I am a Camera
Largely forgotten adaptation of Christopher Isherwood’s Goodbye to Berlin omits social decay
Made in 1955 this, the first major film adaptation of Christopher Isherwood’s Goodbye to Berlin, is largely forgotten, eclipsed by the multi award-winning stage and film musical Cabaret, also adapted from Isherwood’s tales of 1930s Berlin. Directed by Henry Cornelius, I Am a Camera has much more in common with the director’s earlier harmless goofball comedy Genevieve than Isherwood and Bob Fosse’s paeans to divine decadence.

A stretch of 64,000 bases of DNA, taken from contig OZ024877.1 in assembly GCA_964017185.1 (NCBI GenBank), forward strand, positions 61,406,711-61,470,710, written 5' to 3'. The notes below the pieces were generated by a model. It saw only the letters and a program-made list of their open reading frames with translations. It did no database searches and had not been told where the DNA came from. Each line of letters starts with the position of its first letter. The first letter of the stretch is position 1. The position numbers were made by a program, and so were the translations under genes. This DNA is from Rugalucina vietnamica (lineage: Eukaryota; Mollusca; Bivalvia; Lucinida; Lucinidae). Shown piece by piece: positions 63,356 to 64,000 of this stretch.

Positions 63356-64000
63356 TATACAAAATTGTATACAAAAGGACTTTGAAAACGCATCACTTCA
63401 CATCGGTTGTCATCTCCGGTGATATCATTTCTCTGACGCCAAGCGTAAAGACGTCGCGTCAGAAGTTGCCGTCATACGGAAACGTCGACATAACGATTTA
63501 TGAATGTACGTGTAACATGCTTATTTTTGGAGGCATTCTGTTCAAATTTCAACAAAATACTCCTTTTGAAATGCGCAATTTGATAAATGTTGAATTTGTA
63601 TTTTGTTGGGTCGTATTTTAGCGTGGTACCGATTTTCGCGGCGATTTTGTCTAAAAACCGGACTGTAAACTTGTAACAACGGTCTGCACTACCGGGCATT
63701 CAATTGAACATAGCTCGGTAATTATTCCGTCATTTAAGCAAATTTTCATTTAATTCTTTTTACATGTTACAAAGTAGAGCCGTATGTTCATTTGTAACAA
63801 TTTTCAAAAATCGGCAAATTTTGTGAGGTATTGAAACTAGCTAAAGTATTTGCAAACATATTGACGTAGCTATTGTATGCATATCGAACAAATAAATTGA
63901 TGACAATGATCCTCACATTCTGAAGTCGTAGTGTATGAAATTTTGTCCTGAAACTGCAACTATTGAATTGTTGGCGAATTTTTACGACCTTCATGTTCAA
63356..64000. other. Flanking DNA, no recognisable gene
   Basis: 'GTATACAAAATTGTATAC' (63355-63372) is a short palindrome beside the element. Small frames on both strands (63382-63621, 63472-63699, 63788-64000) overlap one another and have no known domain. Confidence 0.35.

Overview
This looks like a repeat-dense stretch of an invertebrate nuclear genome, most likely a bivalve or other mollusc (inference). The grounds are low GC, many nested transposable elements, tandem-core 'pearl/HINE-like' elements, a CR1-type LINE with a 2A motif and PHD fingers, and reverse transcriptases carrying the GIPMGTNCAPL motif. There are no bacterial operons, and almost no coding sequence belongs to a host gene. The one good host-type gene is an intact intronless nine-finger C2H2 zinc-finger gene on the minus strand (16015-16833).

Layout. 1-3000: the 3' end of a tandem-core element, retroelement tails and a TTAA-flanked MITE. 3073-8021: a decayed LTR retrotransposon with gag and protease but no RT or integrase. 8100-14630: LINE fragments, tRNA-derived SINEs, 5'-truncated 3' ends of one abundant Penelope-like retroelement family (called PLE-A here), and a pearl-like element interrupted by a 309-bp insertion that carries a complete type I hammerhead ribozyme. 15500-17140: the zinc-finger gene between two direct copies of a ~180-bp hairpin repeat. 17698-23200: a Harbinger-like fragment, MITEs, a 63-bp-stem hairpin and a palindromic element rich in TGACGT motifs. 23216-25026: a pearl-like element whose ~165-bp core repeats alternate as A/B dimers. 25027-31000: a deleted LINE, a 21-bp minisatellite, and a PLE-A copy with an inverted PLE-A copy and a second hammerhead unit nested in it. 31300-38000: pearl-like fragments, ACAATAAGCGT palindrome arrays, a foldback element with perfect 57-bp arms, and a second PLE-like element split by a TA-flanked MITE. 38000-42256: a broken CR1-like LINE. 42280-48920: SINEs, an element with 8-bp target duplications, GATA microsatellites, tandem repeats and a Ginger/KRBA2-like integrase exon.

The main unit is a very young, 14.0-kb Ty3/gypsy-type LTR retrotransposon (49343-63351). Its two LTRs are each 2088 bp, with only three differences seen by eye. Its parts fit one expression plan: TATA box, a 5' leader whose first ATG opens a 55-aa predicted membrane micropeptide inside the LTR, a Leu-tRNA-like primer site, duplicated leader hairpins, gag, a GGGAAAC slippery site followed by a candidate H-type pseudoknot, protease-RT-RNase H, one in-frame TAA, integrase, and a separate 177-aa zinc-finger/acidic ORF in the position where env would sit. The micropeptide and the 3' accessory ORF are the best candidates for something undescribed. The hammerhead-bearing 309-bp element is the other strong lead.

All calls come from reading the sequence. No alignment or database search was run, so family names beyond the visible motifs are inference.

Julie Harris provides a lively turn as Sally Bowles, the childlike, outrageously affected nightclub singer who becomes the constant companion and muse of Laurence Harvey’s aspiring writer. Their attempts to live off their wits while dancing around the fringes of Berlin high society lead to some mildly amusing set pieces, including a frantic hotel party sequence. But there’s none of the creeping sense of social rot of Isherwood’s original, and the rise of the Nazi menace is barely a footnote to this bowdlerised version of the story.